The theory of B2B social marketing
I didn’t study the theory of marketing; something I’m constantly thankful for.
My issue is that while a theory is all well and good, its presence can easily cloud judgement, cancel out experimentation and discovery, and make it very difficult to change the way we think. By its very nature theory is just that – theory. Theories are things that are there to be tested, proved, or disproved.
Social marketing is a case in point. It’s a practice that’s still in its infancy, especially if compared to the Universal Theory of Marketing. It’s the Higgs-boson to Einstein’s Relativity. It’s here to be discovered and experimented with. It’s here to disrupt, to change the way we think about marketing theory altogether.
That’s because social marketing can only be successful if it goes beyond the application of technology, and the original theory of marketing. Social marketing is about people; and just like people it shouldn’t be bound by the rational mind-set of the marketer. It must have heart, and soul, and emotion, and pay homage to our collective humanity in a way that’s rarely seen anywhere else. Social marketing is storytelling at its very best.
As I’ve said, I didn’t study the theory of marketing and as a result I’ve always found the division between the worlds of B2C and B2B a strange one. They exist like two opposing tribes that seemingly speak separate dialects of the same language, wear different uniforms (quite literally when you put corporate chic next to consumer cool) and practice different rituals. This division is especially evident when it comes to marketing storytelling.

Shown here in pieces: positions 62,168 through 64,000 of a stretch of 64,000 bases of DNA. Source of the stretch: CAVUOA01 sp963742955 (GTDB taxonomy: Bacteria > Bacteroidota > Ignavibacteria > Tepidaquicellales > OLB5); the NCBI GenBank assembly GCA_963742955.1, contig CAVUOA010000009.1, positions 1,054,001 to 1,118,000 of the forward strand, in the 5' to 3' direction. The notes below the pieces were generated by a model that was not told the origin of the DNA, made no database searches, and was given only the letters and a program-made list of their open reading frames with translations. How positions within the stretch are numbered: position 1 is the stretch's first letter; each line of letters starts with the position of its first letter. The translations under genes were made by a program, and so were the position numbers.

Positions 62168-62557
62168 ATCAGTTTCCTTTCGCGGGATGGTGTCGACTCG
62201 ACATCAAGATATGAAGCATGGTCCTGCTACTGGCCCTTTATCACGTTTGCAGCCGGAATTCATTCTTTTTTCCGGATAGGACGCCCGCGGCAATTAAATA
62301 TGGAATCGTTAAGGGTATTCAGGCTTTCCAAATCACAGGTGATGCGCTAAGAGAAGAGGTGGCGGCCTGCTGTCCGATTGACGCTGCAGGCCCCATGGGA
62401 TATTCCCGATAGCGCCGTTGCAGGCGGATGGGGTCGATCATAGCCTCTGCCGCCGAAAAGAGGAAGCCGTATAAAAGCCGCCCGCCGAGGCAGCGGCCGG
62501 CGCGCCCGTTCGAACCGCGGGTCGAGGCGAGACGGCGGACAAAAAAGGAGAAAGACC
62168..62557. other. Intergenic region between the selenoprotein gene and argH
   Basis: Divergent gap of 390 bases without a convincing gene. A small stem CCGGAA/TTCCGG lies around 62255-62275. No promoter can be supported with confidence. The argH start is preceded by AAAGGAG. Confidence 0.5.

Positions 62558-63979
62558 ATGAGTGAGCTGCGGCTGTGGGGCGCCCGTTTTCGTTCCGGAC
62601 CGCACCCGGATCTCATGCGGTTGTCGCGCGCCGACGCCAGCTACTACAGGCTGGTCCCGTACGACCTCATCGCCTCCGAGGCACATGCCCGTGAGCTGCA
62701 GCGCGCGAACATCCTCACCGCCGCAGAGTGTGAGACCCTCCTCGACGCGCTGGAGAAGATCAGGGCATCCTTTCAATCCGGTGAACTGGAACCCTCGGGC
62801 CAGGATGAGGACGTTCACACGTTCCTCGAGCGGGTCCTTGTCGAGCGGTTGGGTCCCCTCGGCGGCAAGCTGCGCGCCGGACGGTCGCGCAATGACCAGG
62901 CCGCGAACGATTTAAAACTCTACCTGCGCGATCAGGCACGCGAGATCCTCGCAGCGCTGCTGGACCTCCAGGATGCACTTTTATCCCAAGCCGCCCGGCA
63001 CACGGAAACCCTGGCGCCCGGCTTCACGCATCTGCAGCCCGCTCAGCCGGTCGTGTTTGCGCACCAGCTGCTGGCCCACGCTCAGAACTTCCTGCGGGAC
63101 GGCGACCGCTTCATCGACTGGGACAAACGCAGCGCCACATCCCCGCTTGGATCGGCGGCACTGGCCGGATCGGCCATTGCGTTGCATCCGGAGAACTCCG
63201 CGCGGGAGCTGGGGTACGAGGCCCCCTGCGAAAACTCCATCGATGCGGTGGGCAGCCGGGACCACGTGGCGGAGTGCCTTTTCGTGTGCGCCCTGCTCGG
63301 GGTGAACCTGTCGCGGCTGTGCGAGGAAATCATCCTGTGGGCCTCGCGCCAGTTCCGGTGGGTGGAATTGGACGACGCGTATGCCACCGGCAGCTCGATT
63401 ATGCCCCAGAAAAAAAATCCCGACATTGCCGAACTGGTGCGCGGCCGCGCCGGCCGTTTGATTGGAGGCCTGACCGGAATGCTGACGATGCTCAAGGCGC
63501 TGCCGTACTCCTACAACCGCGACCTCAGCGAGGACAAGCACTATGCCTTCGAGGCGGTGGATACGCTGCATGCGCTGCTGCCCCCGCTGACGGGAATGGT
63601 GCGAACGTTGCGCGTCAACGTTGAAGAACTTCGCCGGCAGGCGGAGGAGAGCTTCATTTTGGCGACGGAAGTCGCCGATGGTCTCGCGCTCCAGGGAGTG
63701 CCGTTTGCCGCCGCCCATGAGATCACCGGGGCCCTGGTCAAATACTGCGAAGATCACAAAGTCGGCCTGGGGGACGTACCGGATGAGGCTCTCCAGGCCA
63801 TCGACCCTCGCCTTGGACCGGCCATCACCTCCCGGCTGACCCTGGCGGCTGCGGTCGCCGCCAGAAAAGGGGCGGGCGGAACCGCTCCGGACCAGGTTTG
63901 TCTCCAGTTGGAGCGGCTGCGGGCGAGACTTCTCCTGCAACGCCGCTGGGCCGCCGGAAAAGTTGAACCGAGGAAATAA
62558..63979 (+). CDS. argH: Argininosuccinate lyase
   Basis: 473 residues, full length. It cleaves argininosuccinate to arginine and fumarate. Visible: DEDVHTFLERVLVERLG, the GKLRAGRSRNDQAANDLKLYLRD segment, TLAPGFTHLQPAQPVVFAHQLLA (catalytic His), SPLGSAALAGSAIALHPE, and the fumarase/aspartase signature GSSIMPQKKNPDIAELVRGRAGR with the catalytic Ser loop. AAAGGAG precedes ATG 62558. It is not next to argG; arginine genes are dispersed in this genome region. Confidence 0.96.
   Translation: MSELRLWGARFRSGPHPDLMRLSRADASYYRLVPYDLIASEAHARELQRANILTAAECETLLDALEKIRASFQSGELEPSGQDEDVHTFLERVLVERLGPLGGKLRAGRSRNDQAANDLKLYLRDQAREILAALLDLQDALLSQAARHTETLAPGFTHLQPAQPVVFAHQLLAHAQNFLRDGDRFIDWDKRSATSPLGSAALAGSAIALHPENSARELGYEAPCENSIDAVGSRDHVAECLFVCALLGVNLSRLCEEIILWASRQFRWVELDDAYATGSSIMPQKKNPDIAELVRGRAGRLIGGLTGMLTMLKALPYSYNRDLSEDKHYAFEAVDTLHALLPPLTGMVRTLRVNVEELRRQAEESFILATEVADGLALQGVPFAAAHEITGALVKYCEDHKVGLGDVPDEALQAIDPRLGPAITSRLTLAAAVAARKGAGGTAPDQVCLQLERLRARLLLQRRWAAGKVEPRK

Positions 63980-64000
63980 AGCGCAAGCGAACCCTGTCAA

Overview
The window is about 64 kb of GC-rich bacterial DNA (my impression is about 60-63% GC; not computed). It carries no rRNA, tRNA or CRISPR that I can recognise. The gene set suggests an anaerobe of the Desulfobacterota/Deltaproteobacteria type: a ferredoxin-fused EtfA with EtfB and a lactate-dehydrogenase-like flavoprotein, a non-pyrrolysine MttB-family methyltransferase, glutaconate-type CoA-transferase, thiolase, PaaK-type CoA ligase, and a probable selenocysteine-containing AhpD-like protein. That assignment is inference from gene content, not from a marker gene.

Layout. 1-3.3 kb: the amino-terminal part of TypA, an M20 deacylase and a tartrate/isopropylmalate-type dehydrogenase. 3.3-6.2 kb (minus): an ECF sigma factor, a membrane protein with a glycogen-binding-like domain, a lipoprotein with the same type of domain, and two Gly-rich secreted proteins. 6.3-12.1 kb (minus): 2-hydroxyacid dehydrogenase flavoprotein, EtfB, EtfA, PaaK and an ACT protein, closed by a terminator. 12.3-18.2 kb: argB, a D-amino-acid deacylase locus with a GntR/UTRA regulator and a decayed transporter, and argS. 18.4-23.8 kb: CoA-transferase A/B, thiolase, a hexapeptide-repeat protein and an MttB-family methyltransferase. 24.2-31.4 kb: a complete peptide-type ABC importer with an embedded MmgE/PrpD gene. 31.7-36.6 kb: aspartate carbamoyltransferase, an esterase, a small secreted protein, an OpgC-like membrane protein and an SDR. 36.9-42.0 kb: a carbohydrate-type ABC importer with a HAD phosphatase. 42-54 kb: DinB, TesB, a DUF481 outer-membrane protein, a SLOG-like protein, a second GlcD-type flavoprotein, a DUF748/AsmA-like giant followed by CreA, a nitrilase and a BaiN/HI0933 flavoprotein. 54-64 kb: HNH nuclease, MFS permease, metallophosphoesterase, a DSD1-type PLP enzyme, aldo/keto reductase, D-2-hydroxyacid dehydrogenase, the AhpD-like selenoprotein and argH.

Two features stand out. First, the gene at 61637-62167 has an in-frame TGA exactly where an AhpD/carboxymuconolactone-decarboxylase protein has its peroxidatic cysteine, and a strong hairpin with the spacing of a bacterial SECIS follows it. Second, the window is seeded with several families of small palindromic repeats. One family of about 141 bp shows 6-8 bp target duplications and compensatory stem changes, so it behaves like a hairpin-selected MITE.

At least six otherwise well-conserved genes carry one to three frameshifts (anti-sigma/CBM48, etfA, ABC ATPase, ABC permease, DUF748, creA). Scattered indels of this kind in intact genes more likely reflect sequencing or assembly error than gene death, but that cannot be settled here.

When we think about interacting with consumers, we happily default to a storytelling approach that is built on emotional engagement. Yet as soon as the word ‘business’ comes into play, the emotion threatens to disappear, and we’re left with a dry, disengaged and functional story that’s often barely a story at all.
B2B social marketing is our opportunity to change this, through emotional storytelling that seeks to engage at a human level, while still in the context of a business conversation. B2B should be B2C, because it’s still a consumer we’re talking to, regardless of how we’ve been trained to categorise them.
For me this column will be about examining B2B social marketing, and specifically the way it is already changing the way we think. It will be an exercise in turning practice into theory and vice versa, and a way of championing what I believe are the new principles we should adhere to. After all, just like the discovery of the Higgs-boson has the very real potential to disrupt and even unseat that particular theory of Relativity, in time social will do the same thing to our view of marketing.
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